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Stanley Crouch is a columnist, novelist, essayist, critic and television commentator. He has served since 1987 as an artistic consultant at Lincoln Center and is a co-founder of the department known as Jazz at Lincoln Center. In 1993, he received both the Jean Stein Award from the American Academy of Arts and Letters and a MacArthur Foundation grant. He is now working on a biography of Charlie Parker.

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Forgotten man of 9/11 played enormous role

For the last three years, I've known what the 9/11 commission would have known if it had done the research it was supposed to do: Rudy Washington, one of Rudy Giuliani's deputy mayors on Sept. 11, 2001, ran New York for the first few hours after the attack during a period when Giuliani was thought to have been killed inside the first building that went down.

Washington remains the forgotten man of 9/11 because he hasn't wanted to be seen as a grandstanding opportunist about a day when some 2,800 people were killed. But enough time has passed. Here is his story:

On that terrible morning, as Washington and his driver came into downtown Manhattan, they could see black smoke billowing out of one of the twin towers.

Washington immediately called Adm. Robert Natter, commander of the Atlantic fleet, and asked for air cover for the city. Natter said he had to get in touch with NORAD and would call back.

Things then began to move with grim velocity. Washington was on the ground when the first tower came down and was caught in a plume of dust that blotted out the sky and sun. His first order was to have the air tested.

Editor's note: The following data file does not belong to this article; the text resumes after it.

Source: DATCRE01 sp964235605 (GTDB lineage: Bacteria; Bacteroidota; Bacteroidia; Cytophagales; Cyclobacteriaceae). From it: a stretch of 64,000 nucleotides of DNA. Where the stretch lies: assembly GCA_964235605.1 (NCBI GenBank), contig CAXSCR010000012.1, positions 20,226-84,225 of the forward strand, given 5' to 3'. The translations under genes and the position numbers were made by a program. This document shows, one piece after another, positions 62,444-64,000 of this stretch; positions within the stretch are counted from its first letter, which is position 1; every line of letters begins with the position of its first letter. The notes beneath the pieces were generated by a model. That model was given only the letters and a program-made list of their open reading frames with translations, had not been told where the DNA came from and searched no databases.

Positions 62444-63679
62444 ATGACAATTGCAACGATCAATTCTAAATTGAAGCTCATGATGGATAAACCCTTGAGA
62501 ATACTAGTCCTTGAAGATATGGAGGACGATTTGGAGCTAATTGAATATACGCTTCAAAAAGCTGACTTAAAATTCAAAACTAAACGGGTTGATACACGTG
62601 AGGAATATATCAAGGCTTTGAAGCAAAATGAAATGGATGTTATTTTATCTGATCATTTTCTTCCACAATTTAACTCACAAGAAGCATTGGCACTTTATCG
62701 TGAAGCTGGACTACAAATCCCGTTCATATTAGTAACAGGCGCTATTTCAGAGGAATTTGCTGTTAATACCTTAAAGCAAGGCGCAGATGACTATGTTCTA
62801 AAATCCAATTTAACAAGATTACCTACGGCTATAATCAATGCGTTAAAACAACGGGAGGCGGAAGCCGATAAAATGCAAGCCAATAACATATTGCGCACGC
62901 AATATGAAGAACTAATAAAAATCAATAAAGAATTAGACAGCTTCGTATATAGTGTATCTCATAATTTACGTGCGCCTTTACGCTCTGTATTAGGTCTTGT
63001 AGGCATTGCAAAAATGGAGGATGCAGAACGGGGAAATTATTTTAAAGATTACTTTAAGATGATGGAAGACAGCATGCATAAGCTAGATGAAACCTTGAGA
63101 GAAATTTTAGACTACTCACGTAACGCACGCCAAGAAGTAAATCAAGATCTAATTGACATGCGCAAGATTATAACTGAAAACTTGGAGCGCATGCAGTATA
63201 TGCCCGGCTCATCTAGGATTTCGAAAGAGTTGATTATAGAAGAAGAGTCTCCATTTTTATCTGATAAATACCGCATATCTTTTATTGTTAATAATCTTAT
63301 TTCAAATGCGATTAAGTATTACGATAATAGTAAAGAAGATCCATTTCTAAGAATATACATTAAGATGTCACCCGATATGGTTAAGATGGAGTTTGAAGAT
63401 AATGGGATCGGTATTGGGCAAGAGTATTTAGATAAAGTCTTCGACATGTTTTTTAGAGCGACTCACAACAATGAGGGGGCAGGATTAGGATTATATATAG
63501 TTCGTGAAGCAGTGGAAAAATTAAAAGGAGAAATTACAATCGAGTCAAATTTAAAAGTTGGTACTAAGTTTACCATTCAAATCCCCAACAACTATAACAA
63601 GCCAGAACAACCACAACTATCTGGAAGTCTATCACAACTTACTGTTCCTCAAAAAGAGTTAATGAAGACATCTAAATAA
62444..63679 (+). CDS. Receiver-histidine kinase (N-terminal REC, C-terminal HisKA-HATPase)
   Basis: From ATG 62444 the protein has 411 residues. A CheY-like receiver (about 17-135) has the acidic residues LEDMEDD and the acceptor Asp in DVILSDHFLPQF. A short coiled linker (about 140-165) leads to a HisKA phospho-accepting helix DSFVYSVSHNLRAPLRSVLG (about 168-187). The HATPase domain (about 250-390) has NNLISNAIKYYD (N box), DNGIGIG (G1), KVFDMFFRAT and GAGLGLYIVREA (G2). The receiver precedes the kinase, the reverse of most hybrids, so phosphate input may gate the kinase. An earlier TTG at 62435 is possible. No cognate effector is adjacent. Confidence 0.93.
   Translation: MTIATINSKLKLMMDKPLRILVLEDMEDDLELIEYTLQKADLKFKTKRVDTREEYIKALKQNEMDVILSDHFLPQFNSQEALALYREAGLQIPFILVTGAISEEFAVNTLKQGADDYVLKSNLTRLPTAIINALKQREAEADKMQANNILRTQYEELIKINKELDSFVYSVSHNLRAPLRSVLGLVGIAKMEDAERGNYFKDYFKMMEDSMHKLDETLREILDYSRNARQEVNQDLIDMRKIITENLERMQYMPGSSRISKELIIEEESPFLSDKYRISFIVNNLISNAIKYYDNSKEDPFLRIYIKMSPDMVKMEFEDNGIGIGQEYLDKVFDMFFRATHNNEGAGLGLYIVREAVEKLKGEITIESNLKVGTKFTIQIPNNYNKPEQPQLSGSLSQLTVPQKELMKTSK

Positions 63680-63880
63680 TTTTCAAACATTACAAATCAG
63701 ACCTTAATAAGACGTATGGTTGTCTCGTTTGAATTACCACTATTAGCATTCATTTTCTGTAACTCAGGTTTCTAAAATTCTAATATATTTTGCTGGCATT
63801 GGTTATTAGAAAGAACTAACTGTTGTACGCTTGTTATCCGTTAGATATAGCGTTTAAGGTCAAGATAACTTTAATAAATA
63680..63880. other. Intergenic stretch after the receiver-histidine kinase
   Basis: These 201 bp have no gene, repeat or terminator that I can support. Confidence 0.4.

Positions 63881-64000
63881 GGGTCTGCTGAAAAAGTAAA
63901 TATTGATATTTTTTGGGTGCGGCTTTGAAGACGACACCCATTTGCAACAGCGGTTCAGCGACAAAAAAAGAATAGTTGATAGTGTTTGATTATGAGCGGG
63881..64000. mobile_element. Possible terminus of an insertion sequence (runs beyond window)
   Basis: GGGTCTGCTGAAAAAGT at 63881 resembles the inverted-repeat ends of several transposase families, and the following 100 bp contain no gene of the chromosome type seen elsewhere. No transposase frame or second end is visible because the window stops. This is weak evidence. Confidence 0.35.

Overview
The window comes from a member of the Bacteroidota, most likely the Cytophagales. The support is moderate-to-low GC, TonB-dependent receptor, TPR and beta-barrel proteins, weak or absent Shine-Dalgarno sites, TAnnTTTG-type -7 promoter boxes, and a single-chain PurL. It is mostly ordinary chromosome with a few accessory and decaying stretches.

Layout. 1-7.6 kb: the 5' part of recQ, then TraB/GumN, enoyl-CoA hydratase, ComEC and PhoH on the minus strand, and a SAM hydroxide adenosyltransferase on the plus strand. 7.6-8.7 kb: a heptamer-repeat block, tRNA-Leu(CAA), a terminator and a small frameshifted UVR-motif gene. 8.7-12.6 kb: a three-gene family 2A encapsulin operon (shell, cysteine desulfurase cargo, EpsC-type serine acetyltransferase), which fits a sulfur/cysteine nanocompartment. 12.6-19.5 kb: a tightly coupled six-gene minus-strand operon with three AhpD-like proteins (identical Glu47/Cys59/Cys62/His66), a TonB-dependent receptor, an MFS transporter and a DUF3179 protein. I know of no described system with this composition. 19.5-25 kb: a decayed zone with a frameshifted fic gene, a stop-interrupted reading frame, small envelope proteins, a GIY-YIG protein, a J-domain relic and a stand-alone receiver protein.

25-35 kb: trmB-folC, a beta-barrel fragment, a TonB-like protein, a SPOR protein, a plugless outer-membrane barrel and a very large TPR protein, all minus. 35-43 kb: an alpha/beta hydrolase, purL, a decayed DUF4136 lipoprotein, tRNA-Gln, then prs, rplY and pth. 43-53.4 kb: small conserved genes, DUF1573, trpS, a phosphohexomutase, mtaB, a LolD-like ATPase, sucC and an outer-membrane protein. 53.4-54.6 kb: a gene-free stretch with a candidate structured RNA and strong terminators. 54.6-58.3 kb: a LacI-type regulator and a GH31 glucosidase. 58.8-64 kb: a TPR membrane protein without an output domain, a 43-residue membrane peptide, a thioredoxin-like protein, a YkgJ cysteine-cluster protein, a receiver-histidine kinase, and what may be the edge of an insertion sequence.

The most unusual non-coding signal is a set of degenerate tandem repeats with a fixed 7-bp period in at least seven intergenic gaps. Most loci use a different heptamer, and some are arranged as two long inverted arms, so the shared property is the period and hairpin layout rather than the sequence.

He made his way to City Hall where he was in communication with Natter, Gov. Pataki and the highest-ranking NYPD officers he could find. Natter told him that the Pentagon also had been hit but that he had gotten an okay from NORAD to send some planes over the city.

Washington began to develop an emergency strategy based on what he had learned at an anti-terrorist training session for the millennium celebration. Richard Clarke, the now-famous U.S. anti-terrorism chief, had served as chairman of the meeting, which was held at the World Trade Center and was attended by representatives of 40 law enforcement and military agencies. In two hours of brainstorming, not one of them had imagined that terrorists would fly passenger planes into skyscrapers.

Washington ordered the closings of bridges, found heavy machinery to get downtown for the cleanup and got the Navy to guard against a seaborne attack. He evacuated City Hall, which shook like crazy when the second tower fell. He gathered people who could give medical help, gave the order to find lights that could be used at Ground Zero and worked out new phone communications, since power was being lost.

Accompanied by city engineers, he went into the streets around the fallen towers, testing the ground to make sure it would hold when the heavy equipment came in.

By the time Giuliani, who had been trapped in a building, got back on the scene, the situation was as well in hand as possible. It proved the quality of Washington's leadership under crisis, and the quality of Giuliani's decision to appoint him deputy mayor.

That high-powered commission may have overlooked him, but Rudy Washington should no longer be the forgotten man of 9/11.

Originally published on May 20, 2004

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